# Grubbs' test for outliers

**Grubbs' test** (named after Frank E. Grubbs, who published the test in 1950^{[1]}), also known as the **maximum normed residual test** or **extreme studentized deviate test**, is a statistical test used to detect outliers in a univariate data set assumed to come from a normally distributed population.

## Definition

Grubbs' test is based on the assumption of normality. That is, one should first verify that the data can be reasonably approximated by a normal distribution before applying the Grubbs' test.^{[2]}

Grubbs' test detects one outlier at a time. This outlier is expunged from the dataset and the test is iterated until no outliers are detected. However, multiple iterations change the probabilities of detection, and the test should not be used for sample sizes of six or less since it frequently tags most of the points as outliers.

Grubbs' test is defined for the hypothesis:

- H
_{0}: There are no outliers in the data set - H
_{a}: There is at least one outlier in the data set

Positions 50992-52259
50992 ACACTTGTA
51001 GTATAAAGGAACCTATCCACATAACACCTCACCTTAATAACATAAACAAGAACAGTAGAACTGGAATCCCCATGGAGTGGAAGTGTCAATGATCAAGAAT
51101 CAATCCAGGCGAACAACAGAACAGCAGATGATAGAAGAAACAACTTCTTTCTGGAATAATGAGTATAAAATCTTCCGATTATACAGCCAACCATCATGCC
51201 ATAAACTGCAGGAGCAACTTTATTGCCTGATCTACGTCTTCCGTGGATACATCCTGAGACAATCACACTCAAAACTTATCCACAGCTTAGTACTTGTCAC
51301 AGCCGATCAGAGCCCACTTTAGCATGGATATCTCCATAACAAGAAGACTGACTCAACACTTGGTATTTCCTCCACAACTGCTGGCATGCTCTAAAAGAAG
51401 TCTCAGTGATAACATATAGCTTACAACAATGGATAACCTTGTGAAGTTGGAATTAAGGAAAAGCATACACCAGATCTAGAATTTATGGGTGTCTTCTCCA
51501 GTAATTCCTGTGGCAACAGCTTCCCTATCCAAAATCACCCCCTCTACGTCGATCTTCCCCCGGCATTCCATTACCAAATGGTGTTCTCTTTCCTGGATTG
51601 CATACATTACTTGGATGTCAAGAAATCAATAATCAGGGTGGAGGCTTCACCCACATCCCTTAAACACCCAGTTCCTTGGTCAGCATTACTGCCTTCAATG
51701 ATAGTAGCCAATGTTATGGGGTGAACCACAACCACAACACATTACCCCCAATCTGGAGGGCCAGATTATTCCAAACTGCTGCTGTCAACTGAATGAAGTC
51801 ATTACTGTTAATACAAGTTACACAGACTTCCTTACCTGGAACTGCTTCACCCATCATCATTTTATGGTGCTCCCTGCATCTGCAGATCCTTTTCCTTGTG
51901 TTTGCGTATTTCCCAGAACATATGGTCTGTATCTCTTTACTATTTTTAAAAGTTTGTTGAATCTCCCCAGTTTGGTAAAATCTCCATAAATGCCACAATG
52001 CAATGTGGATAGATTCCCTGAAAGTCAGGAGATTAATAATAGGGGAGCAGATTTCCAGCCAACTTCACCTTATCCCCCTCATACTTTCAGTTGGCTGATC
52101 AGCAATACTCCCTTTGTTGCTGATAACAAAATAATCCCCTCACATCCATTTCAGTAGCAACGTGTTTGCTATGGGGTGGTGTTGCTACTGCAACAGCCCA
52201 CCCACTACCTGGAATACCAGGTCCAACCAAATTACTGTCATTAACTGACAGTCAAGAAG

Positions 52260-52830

The Grubbs' test statistic is defined as:

with and *s* denoting the sample mean and standard deviation, respectively. The Grubbs test statistic is the largest absolute deviation from the sample mean in units of the sample standard deviation.

This is the two-sided version of the test. The Grubbs test can also be defined as a one-sided test. To test whether the minimum value is an outlier, the test statistic is

with *Y*_{min} denoting the minimum value. To test whether the maximum value is an outlier, the test statistic is

with *Y*_{max} denoting the maximum value.

For the two-sided test, the hypothesis of no outliers is rejected at significance level α if

with *t*_{α/(2N),N−2} denoting the upper critical value of the t-distribution with *N* − 2 degrees of freedom and a significance level of α/(2*N*). For the one-sided tests, replace α/(2*N*) with α/*N*.

## Related techniques

Several graphical techniques can, and should, be used to detect outliers. A simple run sequence plot, a box plot, or a histogram should show any obviously outlying points. A normal probability plot may also be useful.

## See also

## References

- ↑ Grubbs, Frank E., Sample criteria for testing outlying observations, The Annals of Mathematical Statistics 21(1), p.27-58, doi: 10.1214/aoms/1177729885, March 1950
- ↑ Quoted from the
*Engineering and Statistics Handbook*, paragraph 1.3.5.17, http://www.itl.nist.gov/div898/handbook/eda/section3/eda35h.htm